Russia makes bid for international cash deposits

Nigel Morris-Cotterill

Russia has a problem: with so many (mostly) men having been removed from the workforce to bolster the military, it's running out of people. Incredibly, the unemployment rate is now so low that it has passed the economists' definition of "full employment." This, coupled with the effect of sanctions, has led to a fascinating policy that is going to open up a new front in the financial war with Russia and financial crime risk and compliance officers are going to be on the front line.

Russia's economy is in difficulty. We are not going to claim that it's in terminal collapse but the situation is serious.

Last Friday, The Central Bank of the Russian Federation aka The Bank of Russia raised its base interest rate to 13%. That means that much of its medium to long term lending is going to be at well over 15%. Such rates are often imposed by central banks to control inflation by suppressing demand and to encourage saving. The Russian Overnight Interest Rate or RUONIA is 12.41. That's the rate at which banks lend their deposits to each other. The collapse of inter-bank overnight lending - which nominally circulates deposits between banks each of which pay and earn interest as the money cycles - was the last straw that led to the global financial crisis. It's not exactly The Secured Overnight Financing Rate (the replacement for LIBOR with increased supervision) but it's similar. SOFR is 5.3%

The bank says that the rate of inflation for August 2023 is 5.25% a dramatic increase from 4.3% in July and 3.3% in June. The Bank is predicting that it will reach 6.2% before the end of the year and then begin to fall. However, independent research published in says that the real rate, using real consumer purchases as data, has touched 47% across a basket of 500 products.

According to Statista, the unemployment rate fell from 6.2% in September 2020, seven months after the invasion of Ukraine, to 3.3% in June 2023. The general view is that it is now below 2%, the rate at which economists say there are too few people to allow effective mobility of labour which stifles economic growth.

In July, Reuters reported that Russia's revenue from oil and gas had almost halved in the first six months of 2023 - and that's from a level seriously depressed from before the invasion of Ukraine in February, 2022.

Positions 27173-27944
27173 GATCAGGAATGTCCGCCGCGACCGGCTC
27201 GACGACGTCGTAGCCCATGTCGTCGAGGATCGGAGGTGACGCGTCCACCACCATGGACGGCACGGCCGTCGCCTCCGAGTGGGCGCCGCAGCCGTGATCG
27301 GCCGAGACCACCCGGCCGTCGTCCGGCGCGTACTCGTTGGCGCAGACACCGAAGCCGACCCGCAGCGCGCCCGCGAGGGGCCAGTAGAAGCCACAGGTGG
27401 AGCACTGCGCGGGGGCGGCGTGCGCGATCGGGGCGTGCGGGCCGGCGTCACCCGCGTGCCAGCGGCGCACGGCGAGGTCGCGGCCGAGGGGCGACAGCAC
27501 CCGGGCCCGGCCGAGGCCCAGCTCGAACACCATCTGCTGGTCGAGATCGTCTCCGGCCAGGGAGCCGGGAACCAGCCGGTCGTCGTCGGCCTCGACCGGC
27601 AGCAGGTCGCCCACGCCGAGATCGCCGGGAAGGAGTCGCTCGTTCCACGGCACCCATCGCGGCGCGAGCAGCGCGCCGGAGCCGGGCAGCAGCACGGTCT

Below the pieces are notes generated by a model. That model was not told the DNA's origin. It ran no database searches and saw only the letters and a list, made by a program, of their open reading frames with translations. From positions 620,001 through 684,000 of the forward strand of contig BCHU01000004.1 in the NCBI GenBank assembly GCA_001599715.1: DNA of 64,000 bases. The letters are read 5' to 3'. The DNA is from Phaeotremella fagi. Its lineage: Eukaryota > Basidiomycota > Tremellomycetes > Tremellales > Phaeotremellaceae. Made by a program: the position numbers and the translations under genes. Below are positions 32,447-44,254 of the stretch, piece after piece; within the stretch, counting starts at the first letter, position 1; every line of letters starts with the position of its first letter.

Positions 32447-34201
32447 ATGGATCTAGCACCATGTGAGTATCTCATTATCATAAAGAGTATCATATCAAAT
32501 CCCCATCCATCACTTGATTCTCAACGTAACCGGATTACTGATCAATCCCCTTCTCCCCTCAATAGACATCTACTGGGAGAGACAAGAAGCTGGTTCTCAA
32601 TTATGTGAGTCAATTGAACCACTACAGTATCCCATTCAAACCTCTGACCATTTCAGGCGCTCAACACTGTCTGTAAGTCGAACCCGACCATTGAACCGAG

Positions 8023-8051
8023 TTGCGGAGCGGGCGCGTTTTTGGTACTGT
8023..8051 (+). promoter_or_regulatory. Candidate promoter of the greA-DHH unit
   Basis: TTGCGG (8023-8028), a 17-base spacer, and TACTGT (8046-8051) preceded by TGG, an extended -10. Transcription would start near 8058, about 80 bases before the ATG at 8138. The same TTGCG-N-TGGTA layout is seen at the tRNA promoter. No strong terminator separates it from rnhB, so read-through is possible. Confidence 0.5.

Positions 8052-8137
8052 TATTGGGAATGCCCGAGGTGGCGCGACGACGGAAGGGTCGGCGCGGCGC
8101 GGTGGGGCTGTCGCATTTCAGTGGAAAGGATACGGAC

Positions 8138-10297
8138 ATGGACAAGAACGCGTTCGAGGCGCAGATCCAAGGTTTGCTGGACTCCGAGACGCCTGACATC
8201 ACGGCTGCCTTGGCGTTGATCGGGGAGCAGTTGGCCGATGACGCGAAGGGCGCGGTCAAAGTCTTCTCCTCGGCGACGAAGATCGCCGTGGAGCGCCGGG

All of these things mean an increase in demand for capital for investment.

In June, 2023 Reuters reported that Sberbank, a large Russian bank, plans to issue bonds in yuan, saying ""So far there is good demand for deposits in yuan, especially from private clients, who are transferring their savings from dollars and euros to deposits in Chinese currency, " according to Taras Skvortsov, the bank's head of finance, who went on to say "it is possible that a window of opportunity will appear before the end of this year, then we will issue yuan bonds."

It won't be plain sailing unless the Chinese government allow some wiggle-room in its exchange control regulations but with Xi cosying up to Putin at every opportunity, it is far from unlikely that an exemption would not be granted.

That puts Hong Kong, Singapore, Malaysia and London on the front lines, as well as China's demi-satellites such as Vietnam, Laos and Cambodia to say nothing of some pariah states such as Iran, Myanmar and North Korea.

The purchase of bonds is prohibited under the sanctions regimes of many countries.

Hong Kong is a special risk - American pressure group the "Carnegie Endowment for International Peace" says that it "scorns" Russian sanctions - but that's due to ignorance. Hong Kong's foreign policy is dictated from Beijing and it has no say in international sanctions. But foreign banks operating there are subject to the law of their home jurisdictions and, of course, to the extra-territorial effect of US sanctions laws in relation to the use of US dollars.

Russia, of course, hopes that by increasing interest rates, money will flow into its banks, even without the issue of bonds in the international market.

Trading Economics shows a significant increase in Russians overseas making remittances in 2021 but fell sharply at the beginning of 2022 No data is yet available for most of 2022 or for 2023. But if remittances have continued to fall, then that will affect ordinary families.

All of this leads to one thing; bankers etc. all over the world must be alert to the efforts by the Russian Central Bank to get money into the economy from overseas.

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